If you can’t remove the house, I imagine you also won’t be able to modify it so that it consists of a single invisible phantom prim buried a meter underground. :)

My initial visceral reaction to this was sheesh here we go again with the Lindens sort of dipping down and futzing around with the world and the economy.

Sort of like having Athena Herself open a free pizza-place on the corner. Okay, maybe she only offers three toppings, and no Sicilian crusts, but I’m not sure how happy I’d be about it if I had a pizza joint in the same town. Or, alternately, if I was a big fan of Sicilian pizza!

I’ve read Jacek Antonelli on the subject, and she is hopeful that this will turn out to be a good thing even for the people that might look on it as wildly uneven competition.

I’ve read most of Second Thoughts on the subject (I admit I didn’t read the entire long chat transcript); Prokofy Neva thinks this is all part of the Lindens’ systematically destroying the mainland.

Whether or not the Hobbit Holes program succeeds in its stated aims, my larger impression is that, as I’ve noted before, the Lindens still think of Second Life as a thing of theirs, that they can of course do whatever they want with. They are not Deistic creators, setting the world spinning and then keeping their hands off; they are hands-on deities, reaching down and twiddling in ways both small and very large, not worrying all that much about what mortals might be swept asides in the process.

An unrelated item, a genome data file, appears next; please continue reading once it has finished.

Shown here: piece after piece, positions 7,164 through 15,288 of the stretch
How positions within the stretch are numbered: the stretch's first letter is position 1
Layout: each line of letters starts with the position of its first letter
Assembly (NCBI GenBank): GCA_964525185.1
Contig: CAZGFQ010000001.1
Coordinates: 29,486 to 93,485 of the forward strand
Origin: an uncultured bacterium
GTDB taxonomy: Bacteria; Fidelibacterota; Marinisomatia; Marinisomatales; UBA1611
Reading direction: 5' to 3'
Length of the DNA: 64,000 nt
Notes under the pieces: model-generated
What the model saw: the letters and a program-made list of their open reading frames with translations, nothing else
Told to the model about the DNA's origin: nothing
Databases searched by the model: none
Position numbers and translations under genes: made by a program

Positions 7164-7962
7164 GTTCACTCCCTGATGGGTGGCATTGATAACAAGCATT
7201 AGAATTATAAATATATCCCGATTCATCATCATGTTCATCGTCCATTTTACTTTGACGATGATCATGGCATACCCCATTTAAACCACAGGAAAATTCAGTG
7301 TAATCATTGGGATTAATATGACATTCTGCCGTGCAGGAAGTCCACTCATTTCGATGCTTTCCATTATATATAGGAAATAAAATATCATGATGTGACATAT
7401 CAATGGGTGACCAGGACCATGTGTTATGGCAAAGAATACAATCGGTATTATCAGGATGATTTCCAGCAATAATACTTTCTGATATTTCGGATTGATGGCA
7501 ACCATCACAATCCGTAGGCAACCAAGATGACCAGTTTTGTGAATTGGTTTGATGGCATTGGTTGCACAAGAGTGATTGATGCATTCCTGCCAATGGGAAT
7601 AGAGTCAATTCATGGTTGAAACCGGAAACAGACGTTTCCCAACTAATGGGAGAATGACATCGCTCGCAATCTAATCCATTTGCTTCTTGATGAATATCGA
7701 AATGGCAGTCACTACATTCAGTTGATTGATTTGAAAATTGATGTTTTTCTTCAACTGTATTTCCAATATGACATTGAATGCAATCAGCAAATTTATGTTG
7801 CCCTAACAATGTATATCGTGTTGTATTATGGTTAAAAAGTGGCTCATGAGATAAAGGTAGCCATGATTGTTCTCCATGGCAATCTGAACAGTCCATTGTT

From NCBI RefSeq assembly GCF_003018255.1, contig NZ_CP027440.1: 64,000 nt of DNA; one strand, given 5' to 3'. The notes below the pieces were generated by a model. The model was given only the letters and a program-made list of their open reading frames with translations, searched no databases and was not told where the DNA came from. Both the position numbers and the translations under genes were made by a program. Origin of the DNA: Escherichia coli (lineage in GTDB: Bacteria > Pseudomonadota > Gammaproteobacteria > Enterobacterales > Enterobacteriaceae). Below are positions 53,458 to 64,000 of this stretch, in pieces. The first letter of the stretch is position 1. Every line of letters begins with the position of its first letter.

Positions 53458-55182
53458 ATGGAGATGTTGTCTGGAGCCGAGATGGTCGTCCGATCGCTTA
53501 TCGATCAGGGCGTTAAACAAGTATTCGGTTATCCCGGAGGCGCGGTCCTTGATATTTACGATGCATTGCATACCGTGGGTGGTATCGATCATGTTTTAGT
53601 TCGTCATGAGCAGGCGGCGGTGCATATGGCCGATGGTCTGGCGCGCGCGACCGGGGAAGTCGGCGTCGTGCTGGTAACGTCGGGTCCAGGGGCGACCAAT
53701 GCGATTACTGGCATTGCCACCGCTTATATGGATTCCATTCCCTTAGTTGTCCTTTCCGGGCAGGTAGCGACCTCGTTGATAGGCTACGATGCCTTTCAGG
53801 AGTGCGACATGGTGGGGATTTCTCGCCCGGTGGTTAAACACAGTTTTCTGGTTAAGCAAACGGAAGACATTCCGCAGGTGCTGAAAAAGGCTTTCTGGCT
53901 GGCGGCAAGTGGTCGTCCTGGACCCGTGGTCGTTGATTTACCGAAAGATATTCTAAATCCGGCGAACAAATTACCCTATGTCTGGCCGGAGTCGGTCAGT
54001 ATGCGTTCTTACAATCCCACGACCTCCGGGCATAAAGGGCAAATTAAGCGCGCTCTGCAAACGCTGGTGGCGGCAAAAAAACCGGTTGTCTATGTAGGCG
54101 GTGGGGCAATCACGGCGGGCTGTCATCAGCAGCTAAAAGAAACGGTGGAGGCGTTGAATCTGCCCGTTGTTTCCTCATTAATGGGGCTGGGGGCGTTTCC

I have the feeling that the internal economy is in some sense not real to them; they probably know it exists, but it doesn’t figure at all largely in their calculations. They like being able to show big numbers in monthly press releases, but on the other hand they regularly do things that have large and disparate impacts on various sectors of the economy (freebie policies on xstreet, the Zindra exile, now the Hobbit Holes), and the only sign that they’re aware of this is typically some vague reassuring noises in the forums and the weblog.

And as I’ve probably also said before, this is entirely within their rights. It’s just a continuing sign that the way the Lab as a whole views the world, as a thing that they are doing, and that we are allowed to play in, and that they will periodically fiddle with in ways they think we will overall like, is quite different from the way that I would like to view the world, as a place where the Lab creates only the basic ‘physics’, and the Resis then create an actual functioning world on top of it. To me it is much less fun and interesting to see what a few dozen people in a California company would do with a world than it would be to see what thousands of random people from all around the world would do.

I’d like to be able to say that the world is gradually moving from the former model to the latter, but I don’t see it. It’s all too easy to tell a story in which things move the other way: in order to attract some possibly-imaginary set of neophobic corporate and mass-market users, the Lab wants more control, not less, over the way the world develops. And so over time the doings and the imaginations of the Residents become less and less important.